Inconsolata is one of the most beautiful monospaced fonts. It has been around since 2006 as an open source and freely available option. The creator, Raph Levien designed Inconsolata with one basic statement in mind: "monospaced fonts do not have to suck." Two things that stand out about Inconsolata are its extremely clear differences between 0 and O and its well-defined punctuation.

3. DejaVu Sans Mono: Standard issue with many Linux distros and huge glyph coverage


DejaVu Sans Mono example

DejaVu Sans Mono, Andrew Lekashman

Inspired by the copyrighted and closed Vera font family used in GNOME, DejaVu Sans Mono is an extremely popular programming font that comes bundled with nearly every modern Linux distribution. DejaVu comes packed with a whopping 3,310 glyphs under the Book Variant, compared to a standard font, which normally rests easy at around 100 glyphs. You'll have no shortage of characters to work with, it has enormous coverage over Unicode, and it is actively growing all of the time.

4. Source Code Pro: Elegant and readable, created by a small, talented team at Adobe


Source Code Pro example

Source Code Pro, Andrew Lekashman

Designed by Paul Hunt and Teo Tuominen, Source Code Pro was produced by Adobe to be one of its first open source fonts. Source Code Pro is notable in that it is extremely readable and has excellent differentiation between potentially confusing characters and punctuation. Source Code Pro is also a font family and comes in seven different styles: Extralight, Light, Regular, Medium, Semibold, Bold, and Black, with italic variants of each.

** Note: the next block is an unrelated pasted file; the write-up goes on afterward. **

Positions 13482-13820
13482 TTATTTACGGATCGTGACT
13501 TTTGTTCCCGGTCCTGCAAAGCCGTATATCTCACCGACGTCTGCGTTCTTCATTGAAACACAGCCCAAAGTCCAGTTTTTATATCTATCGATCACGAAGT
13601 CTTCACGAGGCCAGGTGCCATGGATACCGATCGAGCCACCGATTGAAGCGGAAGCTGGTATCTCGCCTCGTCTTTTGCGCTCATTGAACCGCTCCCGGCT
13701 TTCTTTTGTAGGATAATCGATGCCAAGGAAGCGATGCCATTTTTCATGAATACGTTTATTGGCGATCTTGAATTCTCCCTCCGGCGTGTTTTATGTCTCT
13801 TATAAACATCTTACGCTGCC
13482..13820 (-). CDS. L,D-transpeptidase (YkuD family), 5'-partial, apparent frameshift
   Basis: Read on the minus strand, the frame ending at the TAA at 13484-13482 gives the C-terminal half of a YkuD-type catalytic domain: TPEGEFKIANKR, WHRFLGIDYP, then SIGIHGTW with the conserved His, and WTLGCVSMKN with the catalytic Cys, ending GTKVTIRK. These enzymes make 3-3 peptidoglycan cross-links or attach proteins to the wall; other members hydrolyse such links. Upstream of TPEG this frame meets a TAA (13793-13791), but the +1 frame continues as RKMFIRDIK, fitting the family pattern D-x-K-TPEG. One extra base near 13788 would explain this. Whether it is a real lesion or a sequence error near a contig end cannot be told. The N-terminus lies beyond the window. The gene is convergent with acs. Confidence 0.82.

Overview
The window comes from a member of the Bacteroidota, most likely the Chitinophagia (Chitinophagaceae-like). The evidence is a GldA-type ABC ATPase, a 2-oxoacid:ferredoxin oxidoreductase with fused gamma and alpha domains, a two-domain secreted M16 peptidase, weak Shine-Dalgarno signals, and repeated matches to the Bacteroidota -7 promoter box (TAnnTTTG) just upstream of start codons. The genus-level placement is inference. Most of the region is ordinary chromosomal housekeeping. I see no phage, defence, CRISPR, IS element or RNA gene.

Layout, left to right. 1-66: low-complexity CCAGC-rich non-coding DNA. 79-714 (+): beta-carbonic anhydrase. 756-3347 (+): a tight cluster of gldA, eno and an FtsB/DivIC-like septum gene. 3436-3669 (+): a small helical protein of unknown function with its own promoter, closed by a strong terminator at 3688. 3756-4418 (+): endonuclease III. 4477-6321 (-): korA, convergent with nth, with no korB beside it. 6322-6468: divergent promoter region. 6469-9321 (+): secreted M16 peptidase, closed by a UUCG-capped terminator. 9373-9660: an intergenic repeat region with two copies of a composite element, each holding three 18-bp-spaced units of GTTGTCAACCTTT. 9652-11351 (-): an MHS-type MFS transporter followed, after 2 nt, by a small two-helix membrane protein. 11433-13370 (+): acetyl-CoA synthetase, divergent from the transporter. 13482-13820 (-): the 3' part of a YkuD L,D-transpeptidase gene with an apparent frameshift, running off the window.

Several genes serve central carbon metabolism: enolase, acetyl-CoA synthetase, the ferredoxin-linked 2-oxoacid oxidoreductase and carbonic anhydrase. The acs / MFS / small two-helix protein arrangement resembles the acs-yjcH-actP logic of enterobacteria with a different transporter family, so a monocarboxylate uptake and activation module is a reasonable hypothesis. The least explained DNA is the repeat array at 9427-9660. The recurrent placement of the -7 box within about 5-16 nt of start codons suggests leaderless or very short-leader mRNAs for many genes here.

Differentiating potentially confusable characters

Differentiating potentially confusable characters, Paul D. Hunt via Adobe Typekit Blog.


Metacharacters with special meaning in computer languages

Metacharacters with special meaning in computer languages, Paul D. Hunt via Adobe Typekit Blog

5. Noto Mono: Enormous language coverage, created by a large team at Google


Noto Mono example

Noto Mono, Andrew Lekashman

The last font on our list is Noto Mono, the monospaced version of the expansive Noto font family by Google. While not specifically designed for programming, Noto Mono is available in 209 languages (including emoji!) and is actively supported and updated. The project is enormous and is an extension of Google's stated mission to organize the world's information. If you want to learn more about it, check out this excellent video about the font.

Choosing the right font

Whichever typeface you select, you will most likely spend hours each day immersed within it, so make sure it resonates with you on an aesthetic and philosophical level. Choosing the right open source font is an important part of making sure that you have the best possible environment for productivity. Any of these fonts is a fantastic choice, and each option has a powerful feature set that lets it stand out from the rest.

About the author

Andrew Lekashman Profile Picture
Andrew Lekashman - My name is Andrew Lekashman I serve as the business head for Input Club, a product development lab that invents Open Source keyboard technology. Our newest product, the WhiteFox is available for pre-order at https://kono.store